Tips and Tools: Hay Fever

They call it "hay fever," but seasonal allergies, also known as allergic rhinitis, can be triggered by a lot more than hay. When trees and grasses begin growing in the spring, they release light, powdery pollen that floats on the wind. If you're allergic to this pollen, it brings on sniffles, sneezes, wheezes, runny nose, and itchy, watering eyes. In late summer and early fall, weed pollen, especially from ragweed, and fungal spores are the main culprits.

So if you're an allergy sufferer, how can you enjoy the outdoors and the warm weather without setting off all those miserable symptoms? Here are a few tips:

  • Try not to be outdoors between 5 a.m. and 10 a.m. -- that's when pollen counts are usually at their peak.
  • Keep windows closed so pollens and molds can't drift in. Air conditioning will keep you more comfortable by cleaning, cooling and drying the air.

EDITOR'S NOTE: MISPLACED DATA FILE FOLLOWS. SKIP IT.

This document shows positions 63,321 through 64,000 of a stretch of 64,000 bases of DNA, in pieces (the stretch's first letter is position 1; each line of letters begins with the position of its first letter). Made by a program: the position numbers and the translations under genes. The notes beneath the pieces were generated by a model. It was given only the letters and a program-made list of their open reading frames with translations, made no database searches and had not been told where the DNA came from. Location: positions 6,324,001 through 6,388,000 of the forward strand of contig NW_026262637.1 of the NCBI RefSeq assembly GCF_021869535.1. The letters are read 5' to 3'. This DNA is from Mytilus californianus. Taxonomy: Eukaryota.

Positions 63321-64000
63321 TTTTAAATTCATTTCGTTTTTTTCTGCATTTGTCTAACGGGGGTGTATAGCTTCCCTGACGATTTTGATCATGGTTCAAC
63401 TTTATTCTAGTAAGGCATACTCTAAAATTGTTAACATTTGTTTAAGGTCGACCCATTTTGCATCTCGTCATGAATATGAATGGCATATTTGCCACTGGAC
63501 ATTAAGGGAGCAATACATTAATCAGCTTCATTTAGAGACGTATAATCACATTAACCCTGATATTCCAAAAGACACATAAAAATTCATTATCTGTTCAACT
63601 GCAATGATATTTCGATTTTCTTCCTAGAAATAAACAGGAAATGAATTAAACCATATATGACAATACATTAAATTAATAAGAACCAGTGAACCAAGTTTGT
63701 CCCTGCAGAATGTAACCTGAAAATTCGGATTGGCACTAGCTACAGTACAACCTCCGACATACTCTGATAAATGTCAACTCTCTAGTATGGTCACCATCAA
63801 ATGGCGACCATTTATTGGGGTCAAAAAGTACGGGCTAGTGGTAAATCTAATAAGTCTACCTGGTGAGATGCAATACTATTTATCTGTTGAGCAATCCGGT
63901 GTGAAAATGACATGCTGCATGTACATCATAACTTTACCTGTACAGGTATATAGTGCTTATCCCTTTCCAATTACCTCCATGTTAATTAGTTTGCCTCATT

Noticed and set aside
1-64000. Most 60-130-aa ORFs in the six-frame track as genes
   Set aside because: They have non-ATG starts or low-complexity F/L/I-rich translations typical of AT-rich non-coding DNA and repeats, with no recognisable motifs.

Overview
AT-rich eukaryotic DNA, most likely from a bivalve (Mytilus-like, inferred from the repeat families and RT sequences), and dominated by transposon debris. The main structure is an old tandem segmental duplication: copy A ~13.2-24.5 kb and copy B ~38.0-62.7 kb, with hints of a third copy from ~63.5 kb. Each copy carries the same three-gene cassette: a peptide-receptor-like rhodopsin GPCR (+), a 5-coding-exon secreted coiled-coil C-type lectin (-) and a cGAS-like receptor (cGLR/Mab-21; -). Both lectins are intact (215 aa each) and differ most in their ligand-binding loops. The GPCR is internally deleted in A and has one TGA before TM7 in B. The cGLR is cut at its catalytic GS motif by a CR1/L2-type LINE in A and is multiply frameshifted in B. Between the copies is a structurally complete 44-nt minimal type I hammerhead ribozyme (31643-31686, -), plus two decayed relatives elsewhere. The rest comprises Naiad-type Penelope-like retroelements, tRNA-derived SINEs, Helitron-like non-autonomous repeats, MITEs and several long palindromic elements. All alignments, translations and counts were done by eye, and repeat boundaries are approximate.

• Stay inside when pollen counts are high (watch for these in weather reports) and on windy days when pollen and spores can get blown around.
  • Don't hang your laundry outside to dry -- it can trap pollen and mold, bringing them inside. Use your dryer instead.

If these tips are too restrictive on you and your child's lifestyle, don't suffer in silence! Visit your doctor or an allergist (a doctor who specializes in treating allergies) to find out about effective treatment options that may allow your child to continue enjoying spring outdoors.

Learn more about Antihistaminic